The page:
Friday, April 8, 2011

Michter's Decanter Values. Just What Are They Worth???

Those cool Michter's decanters your dad had. You know, the ones in the garage in that box? The ones he went and bought at the little wood house at the distillery after taking the tour? They're probably worth a FORTUNE right? I mean, after all, Michter's did close over 20 years ago!

Unfortunately your dream of sitting on thousands of dollars worth of rare decanters is probably far from the truth. I'll explain why. It's a simple equation of supply and demand. Sort of. Let's start first of all with explaining production numbers.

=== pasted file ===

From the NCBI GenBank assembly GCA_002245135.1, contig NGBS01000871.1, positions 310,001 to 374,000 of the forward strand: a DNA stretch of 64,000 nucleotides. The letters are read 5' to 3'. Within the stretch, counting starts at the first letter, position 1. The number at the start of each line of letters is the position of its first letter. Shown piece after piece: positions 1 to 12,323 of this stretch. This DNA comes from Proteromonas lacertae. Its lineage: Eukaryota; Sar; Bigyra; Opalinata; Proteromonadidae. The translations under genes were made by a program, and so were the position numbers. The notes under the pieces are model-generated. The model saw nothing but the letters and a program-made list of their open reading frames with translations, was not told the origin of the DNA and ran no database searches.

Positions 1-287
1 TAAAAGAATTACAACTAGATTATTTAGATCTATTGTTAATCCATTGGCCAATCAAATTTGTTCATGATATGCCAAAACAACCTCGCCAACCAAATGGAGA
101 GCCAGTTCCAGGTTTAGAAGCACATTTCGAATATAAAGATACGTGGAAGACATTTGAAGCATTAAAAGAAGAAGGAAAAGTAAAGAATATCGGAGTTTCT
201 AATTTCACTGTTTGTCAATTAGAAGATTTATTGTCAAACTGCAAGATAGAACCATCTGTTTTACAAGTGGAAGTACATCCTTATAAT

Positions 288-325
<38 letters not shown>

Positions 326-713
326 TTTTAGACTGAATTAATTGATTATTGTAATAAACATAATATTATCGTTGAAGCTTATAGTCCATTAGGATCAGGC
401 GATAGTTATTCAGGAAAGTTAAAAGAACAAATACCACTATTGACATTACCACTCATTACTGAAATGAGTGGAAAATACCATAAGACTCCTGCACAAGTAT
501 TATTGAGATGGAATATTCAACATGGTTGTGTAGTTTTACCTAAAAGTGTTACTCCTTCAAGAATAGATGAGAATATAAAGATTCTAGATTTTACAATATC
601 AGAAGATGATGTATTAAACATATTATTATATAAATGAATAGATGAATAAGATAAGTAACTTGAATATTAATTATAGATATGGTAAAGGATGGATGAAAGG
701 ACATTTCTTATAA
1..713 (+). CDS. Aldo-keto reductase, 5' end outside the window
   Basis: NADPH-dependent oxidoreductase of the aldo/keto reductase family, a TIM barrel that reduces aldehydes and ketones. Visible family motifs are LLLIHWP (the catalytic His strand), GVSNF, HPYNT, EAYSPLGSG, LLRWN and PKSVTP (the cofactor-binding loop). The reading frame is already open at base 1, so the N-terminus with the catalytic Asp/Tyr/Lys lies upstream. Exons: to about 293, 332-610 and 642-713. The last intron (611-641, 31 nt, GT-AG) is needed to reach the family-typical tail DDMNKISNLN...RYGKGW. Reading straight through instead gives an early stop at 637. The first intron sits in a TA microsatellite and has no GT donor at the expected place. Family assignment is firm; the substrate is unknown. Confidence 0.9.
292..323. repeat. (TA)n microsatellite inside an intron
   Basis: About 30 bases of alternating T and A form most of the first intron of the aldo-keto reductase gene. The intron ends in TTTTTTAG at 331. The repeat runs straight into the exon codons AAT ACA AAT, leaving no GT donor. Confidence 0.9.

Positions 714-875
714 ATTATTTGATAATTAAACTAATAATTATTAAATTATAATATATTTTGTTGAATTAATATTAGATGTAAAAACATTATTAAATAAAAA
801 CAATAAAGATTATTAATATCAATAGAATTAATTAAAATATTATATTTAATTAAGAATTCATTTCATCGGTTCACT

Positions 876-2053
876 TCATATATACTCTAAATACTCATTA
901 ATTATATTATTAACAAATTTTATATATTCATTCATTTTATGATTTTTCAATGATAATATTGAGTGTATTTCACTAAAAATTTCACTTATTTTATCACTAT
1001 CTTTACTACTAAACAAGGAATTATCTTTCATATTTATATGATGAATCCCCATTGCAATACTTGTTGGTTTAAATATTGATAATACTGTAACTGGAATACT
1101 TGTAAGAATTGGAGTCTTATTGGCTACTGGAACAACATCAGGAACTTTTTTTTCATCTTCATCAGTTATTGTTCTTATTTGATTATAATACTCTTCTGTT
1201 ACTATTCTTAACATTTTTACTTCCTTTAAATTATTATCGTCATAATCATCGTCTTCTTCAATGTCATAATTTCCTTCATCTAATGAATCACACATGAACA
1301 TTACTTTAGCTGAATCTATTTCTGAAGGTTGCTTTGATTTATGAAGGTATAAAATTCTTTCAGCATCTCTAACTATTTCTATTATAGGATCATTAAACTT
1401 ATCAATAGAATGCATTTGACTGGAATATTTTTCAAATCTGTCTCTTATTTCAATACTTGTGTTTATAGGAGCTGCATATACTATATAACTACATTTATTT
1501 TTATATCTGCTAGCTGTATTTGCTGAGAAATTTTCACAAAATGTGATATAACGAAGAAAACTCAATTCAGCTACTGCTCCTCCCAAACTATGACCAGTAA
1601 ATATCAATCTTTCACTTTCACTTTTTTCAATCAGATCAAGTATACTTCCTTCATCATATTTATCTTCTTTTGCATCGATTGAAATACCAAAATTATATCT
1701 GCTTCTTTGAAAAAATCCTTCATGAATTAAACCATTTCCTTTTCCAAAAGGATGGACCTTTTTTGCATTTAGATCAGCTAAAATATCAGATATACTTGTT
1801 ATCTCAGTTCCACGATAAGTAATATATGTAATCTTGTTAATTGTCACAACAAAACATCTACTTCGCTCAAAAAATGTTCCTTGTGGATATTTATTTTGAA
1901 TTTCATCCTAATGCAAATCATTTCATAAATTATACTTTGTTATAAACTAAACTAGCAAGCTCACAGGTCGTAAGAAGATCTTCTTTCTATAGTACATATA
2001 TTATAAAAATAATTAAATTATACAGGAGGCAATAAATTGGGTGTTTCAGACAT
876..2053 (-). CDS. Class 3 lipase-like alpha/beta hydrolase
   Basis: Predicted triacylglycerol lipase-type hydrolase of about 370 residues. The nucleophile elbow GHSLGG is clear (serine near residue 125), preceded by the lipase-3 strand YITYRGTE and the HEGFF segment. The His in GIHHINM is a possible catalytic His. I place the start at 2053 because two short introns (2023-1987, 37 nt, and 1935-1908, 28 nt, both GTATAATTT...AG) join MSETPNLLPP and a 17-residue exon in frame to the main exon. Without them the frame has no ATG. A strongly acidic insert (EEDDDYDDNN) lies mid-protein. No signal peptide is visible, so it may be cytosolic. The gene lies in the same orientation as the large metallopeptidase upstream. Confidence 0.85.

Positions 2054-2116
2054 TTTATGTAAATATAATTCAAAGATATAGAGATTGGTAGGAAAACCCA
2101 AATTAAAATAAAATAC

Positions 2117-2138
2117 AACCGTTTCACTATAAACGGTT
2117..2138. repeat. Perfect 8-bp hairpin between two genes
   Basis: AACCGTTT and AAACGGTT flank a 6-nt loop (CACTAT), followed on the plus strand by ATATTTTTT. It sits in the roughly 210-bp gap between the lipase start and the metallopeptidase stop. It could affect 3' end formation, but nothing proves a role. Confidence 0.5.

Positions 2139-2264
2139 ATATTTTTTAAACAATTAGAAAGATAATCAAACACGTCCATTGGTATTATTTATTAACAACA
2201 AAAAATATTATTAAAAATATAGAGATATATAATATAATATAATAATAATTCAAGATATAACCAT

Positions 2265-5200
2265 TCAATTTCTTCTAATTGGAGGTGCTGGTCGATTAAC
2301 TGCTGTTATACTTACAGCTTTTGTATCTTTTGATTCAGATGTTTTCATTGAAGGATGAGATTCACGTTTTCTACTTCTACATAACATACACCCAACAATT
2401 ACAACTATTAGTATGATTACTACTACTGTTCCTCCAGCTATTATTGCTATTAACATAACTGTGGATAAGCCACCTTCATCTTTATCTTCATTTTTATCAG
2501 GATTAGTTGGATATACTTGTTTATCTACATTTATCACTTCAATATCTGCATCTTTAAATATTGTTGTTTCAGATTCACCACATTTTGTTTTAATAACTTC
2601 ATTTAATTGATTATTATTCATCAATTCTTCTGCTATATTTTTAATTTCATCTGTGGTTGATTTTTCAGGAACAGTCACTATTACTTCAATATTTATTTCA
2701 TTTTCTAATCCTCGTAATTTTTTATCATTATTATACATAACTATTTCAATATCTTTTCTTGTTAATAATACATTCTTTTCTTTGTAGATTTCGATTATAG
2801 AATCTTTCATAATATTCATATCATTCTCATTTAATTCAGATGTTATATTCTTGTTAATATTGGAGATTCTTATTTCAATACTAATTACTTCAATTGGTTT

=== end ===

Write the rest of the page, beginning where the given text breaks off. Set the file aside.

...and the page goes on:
Michter's decanters over the years were produced in many different quantities. I have reason to believe that the production numbers I listed in a previous post are accurate. Decanters were produced in any quantity anywhere from a dozen or so up to thousands. This is the main point in determining decanter value. Anything under about 750 pieces is going to be more valuable. Anything over will decrease in value sharply. This is also not to say that anything with a production run of less than 750 is going to be hundreds of dollars either. Let's take some examples: The Sour Mash dog was a production run of 500. It is one of the rarest decanters and can regularly fetch $75 in excellent condition. Then look at the standard Hex decanter with a production number above 5000 pieces. You can't give those suckers away- even if they're full and in original boxes!